Editor' note: Elliot Savitzky is senior vice president at TRC Market Research. He can be reached at esavitzky@trcmarketresearch.com.

Brand, advertising and market tracking are vital to the success of any business, whether it be a fast-food franchise or a utilities provider. If you don’t know what’s happening in your particular sector of the market, how can you plan, strategize and future-proof your or any business?

For marketers, those of you entrusted with generating and acting upon market data, it is critical you have a complete understanding of tracking studies.

To help with this, our how-to guide for tracking studies has been divided into three easily digested sections that will provide you with all the information you need. In this issue in Part 1, we will cover the reasons for conducting tracking research and provide detailed descriptions of the principal trackers used. In Parts 2 and 3 next issue, we will cover key metrics, how to control variables, how to analyze data and, of greatest importance, how to effectively report the findings of any analysis.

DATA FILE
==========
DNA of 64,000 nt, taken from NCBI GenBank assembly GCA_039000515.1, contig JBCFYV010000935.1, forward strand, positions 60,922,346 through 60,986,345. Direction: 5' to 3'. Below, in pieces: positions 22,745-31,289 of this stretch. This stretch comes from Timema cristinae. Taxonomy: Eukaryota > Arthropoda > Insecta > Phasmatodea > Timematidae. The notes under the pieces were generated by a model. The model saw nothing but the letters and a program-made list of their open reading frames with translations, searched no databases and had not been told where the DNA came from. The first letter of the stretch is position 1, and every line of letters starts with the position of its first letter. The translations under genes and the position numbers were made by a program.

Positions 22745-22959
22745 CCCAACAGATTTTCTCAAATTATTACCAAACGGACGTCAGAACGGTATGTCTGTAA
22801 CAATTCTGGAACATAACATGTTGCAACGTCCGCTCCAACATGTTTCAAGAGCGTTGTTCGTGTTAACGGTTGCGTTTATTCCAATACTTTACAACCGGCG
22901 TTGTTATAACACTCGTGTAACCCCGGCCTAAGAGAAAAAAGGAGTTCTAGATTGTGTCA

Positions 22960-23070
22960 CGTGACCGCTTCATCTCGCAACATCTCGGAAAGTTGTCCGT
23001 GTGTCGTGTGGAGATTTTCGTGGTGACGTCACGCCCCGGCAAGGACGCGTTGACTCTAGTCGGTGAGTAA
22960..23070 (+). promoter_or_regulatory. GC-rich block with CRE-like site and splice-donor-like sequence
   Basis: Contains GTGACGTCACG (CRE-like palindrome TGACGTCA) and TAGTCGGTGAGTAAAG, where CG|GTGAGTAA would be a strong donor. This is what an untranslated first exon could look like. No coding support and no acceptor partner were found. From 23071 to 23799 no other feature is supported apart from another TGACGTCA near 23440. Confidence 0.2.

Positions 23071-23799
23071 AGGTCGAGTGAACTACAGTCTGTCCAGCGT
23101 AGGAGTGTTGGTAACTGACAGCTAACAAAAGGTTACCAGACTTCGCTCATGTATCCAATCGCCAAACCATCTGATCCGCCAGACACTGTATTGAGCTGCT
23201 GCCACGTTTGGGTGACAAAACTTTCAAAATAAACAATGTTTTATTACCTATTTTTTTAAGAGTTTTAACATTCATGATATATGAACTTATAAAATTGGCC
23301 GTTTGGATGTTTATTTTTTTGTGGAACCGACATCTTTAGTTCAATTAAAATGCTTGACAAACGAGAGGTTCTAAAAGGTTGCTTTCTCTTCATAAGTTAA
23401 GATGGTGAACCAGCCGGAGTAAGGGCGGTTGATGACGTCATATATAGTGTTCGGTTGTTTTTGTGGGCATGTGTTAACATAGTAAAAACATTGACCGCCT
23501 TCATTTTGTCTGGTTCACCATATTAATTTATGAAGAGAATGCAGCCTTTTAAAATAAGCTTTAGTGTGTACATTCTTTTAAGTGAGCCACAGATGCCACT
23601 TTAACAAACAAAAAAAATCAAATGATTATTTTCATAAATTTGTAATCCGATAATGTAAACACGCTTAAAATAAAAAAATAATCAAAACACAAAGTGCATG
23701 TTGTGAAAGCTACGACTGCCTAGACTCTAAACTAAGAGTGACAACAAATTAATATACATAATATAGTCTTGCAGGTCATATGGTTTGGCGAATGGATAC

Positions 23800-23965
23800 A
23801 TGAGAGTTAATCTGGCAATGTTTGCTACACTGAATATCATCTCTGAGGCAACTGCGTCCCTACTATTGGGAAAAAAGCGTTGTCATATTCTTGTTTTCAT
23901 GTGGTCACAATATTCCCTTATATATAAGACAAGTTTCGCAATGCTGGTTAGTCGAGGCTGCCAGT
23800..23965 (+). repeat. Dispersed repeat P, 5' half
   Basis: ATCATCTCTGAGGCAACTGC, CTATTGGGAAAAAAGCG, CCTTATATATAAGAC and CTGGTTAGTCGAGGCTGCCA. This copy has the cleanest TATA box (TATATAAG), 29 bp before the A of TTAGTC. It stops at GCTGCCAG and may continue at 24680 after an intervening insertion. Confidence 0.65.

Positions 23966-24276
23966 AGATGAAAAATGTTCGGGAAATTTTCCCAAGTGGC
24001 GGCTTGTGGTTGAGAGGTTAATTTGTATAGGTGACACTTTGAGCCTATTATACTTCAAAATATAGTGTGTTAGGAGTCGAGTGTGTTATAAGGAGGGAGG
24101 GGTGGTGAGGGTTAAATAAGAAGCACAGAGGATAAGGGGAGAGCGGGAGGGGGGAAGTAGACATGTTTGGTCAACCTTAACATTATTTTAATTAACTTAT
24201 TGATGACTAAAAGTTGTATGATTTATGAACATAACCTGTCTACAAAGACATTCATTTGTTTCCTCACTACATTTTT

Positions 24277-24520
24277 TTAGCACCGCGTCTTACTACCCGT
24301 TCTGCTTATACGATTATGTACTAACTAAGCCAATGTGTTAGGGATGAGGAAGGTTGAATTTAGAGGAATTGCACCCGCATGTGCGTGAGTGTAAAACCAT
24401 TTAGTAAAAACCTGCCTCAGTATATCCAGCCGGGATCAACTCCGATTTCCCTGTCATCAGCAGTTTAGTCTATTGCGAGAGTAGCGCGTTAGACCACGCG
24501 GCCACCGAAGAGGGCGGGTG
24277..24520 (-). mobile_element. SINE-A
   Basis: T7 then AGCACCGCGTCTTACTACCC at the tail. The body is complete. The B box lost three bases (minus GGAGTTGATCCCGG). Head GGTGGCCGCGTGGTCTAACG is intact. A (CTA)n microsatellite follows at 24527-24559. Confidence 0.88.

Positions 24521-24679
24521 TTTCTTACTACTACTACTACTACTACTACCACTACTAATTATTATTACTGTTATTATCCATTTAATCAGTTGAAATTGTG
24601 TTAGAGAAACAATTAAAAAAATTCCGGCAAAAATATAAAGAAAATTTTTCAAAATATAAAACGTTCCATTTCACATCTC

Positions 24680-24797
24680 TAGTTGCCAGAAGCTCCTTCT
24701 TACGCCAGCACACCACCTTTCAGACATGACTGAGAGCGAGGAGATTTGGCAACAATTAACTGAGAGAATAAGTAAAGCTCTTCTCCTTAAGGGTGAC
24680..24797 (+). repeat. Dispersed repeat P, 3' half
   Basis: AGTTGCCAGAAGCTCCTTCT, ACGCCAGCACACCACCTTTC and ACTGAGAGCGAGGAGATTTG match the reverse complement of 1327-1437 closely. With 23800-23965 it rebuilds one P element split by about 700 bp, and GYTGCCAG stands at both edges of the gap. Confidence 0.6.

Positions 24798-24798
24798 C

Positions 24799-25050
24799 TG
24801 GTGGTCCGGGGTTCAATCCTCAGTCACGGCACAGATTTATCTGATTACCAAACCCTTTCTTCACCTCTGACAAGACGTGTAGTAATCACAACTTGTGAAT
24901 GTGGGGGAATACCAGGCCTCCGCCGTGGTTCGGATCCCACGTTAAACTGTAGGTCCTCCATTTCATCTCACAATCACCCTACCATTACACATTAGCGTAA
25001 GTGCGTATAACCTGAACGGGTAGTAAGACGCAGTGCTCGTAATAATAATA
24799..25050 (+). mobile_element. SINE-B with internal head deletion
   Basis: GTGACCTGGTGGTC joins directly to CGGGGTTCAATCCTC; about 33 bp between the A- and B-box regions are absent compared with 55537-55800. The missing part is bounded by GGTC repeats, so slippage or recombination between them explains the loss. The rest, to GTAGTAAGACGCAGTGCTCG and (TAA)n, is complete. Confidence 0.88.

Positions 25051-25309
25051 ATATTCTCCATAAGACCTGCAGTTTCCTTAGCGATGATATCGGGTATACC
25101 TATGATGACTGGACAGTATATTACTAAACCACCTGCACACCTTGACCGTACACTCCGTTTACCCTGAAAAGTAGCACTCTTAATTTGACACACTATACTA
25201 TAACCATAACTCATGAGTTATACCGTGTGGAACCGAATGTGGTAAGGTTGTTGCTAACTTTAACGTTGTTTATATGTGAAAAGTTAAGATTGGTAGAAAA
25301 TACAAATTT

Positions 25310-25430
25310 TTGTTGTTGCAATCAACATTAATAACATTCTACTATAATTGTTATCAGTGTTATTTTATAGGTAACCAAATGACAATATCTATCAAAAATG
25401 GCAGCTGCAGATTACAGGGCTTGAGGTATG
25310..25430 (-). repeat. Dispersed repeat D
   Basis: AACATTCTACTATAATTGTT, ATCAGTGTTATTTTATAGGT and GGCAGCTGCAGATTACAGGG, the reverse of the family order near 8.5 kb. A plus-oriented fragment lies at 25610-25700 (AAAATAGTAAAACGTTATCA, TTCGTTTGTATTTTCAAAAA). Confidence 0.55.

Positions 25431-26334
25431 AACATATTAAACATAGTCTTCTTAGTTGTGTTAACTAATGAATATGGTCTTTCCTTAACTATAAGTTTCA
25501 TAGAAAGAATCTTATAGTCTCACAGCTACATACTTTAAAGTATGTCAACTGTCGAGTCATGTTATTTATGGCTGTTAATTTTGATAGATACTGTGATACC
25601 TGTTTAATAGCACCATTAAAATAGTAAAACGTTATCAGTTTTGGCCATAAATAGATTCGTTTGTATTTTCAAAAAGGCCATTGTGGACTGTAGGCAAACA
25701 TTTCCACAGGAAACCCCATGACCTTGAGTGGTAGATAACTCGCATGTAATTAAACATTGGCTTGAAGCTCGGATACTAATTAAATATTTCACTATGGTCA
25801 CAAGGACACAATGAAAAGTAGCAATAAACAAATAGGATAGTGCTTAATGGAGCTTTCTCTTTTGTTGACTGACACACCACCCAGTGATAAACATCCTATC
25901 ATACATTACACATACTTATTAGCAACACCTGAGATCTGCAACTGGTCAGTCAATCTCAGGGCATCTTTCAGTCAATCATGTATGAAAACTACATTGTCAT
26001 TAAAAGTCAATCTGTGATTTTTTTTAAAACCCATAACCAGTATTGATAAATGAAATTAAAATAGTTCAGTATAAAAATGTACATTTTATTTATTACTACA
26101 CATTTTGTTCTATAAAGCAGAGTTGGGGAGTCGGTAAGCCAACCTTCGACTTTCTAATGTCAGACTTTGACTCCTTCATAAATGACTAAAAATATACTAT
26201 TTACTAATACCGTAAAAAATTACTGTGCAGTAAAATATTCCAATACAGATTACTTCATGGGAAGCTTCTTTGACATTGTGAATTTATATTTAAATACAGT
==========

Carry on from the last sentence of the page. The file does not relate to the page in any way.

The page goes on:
While methodologies have evolved and adapted – from landline phones in the old days to online panels today – the desire and need to frequently, if not constantly, monitor a market remains necessary to provide relevant input to the executive dashboard and is the standard by which the performance of marketing teams and agencies are evaluated.

So, why conduct a tracking study? Are you concerned about your position in the competitive landscape? Worried about brand equity? Are you about to launch a new ad campaign? Are you planning to introduce a new product or line extension? Have you revised your product formulation? Do you want to test a heavy-spending media plan? Are you going to test the market with a new product?

All of these are valid objectives for conducting some form of market tracking. How you design and conduct a tracki...